• Swelling (inflammation) of the nasal cavity and sinuses (rhinosinusitis). Early research shows that acupuncture doesn’t improve symptoms of sinus infections such as mucus production, stuffy nose, headache, and decreased sense of smell.
  • Schizophrenia. Some research shows that acupuncture used along with usual medications for schizophrenia might improve some symptoms. But the small number of people involved in the research limits the reliability of these findings.
  • Pain due to pressure on the sciatic nerve (sciatica). Early research shows that acupuncture might help to reduce leg pain in people with sciatica. But it doesn’t help with back pain. It also doesn’t seem to improve function.
  • Sexual problems that prevent satisfaction during sexual activity. Early research suggests that acupuncture is linked to reduced sexual problems in men and women who take antidepressant medications.
  • Shoulder pain. Some research shows that acupuncture can reduce shoulder pain in people in wheelchairs due to spinal cord injuries. But patients who received “sham treatment,” treatment known not to be effective, also reported less pain. This response may be due to “the placebo effect.” The placebo effect is the tendency of some people to feel better because they want to believe the treatment they received worked. The similarity of improvements between the two groups-patients receiving acupuncture and patients receiving sham treatment-suggests that acupuncture might not be responsible for reducing pain.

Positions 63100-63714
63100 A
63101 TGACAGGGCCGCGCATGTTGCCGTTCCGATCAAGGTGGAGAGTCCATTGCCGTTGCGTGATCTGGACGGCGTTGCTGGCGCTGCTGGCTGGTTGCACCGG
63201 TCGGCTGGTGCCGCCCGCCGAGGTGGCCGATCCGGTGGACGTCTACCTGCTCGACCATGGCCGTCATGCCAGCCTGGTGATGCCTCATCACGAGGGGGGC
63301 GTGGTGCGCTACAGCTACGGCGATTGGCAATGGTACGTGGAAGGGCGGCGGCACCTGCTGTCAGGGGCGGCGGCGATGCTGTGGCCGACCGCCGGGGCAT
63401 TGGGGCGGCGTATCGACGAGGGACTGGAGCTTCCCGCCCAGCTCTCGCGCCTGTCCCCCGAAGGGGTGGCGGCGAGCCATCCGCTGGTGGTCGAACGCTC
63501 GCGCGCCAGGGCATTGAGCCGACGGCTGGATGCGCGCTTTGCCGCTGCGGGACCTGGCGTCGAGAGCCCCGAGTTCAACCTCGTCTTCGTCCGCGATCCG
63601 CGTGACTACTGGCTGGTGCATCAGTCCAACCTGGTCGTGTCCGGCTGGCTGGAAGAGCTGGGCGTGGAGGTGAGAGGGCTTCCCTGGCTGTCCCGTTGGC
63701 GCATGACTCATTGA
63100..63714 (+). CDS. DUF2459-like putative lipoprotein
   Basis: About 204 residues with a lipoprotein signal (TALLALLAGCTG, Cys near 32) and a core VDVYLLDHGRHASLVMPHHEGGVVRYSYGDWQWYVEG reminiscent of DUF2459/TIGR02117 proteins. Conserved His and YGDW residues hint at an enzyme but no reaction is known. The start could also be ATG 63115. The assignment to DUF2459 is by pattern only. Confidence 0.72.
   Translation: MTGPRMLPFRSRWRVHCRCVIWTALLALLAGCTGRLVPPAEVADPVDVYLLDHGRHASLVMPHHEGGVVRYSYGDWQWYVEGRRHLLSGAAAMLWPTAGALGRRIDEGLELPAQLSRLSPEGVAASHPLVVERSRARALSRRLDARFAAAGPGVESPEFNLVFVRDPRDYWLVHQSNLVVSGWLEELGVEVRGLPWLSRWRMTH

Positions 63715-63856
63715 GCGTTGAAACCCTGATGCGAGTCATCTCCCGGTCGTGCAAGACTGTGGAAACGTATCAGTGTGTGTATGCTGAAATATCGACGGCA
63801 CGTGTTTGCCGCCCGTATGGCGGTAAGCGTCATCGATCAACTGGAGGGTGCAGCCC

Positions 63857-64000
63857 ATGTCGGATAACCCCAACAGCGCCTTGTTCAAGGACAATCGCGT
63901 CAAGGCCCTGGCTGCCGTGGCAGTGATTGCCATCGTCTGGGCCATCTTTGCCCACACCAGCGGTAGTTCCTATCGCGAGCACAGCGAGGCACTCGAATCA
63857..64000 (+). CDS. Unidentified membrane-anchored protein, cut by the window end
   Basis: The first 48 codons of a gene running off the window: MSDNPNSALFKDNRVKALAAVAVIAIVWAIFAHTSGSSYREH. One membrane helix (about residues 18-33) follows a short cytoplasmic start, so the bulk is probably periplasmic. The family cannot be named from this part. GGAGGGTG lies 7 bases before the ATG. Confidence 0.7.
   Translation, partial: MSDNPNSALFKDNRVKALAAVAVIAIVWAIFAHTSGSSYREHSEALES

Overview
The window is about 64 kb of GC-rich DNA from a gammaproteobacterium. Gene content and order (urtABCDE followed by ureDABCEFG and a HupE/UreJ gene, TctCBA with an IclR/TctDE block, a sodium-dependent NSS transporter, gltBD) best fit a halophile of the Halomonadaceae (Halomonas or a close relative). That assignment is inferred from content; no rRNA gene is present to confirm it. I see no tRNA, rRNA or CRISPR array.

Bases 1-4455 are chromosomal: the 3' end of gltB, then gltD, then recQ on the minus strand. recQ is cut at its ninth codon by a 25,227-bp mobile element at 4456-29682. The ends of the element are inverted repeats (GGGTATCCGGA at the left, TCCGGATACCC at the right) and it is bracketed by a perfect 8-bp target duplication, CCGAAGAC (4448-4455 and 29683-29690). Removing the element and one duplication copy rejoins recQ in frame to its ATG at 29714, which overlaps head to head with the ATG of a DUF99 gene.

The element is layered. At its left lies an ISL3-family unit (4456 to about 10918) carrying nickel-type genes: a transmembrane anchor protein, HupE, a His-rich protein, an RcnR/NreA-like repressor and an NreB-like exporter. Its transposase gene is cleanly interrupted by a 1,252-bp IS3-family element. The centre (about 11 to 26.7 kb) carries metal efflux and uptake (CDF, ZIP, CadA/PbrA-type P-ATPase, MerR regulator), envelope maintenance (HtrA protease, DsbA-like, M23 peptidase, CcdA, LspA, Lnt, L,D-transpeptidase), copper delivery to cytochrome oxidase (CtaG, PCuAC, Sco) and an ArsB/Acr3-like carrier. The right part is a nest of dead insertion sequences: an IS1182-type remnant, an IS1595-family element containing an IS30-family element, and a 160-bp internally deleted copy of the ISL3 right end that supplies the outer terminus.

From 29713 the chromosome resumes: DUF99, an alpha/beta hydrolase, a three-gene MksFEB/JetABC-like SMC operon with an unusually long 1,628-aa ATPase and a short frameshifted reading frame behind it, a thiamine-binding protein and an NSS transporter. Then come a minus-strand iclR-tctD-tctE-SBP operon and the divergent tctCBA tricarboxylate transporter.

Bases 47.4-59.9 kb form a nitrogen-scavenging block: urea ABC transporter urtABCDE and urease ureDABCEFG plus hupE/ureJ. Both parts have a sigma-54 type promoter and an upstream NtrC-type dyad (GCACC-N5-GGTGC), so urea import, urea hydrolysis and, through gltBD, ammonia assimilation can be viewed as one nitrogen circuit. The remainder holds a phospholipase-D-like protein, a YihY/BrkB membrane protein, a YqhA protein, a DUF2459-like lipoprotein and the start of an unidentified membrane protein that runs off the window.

• Sleep apnea. Early research shows that acupuncture reduces the number of breathing problems in people with sleep apnea.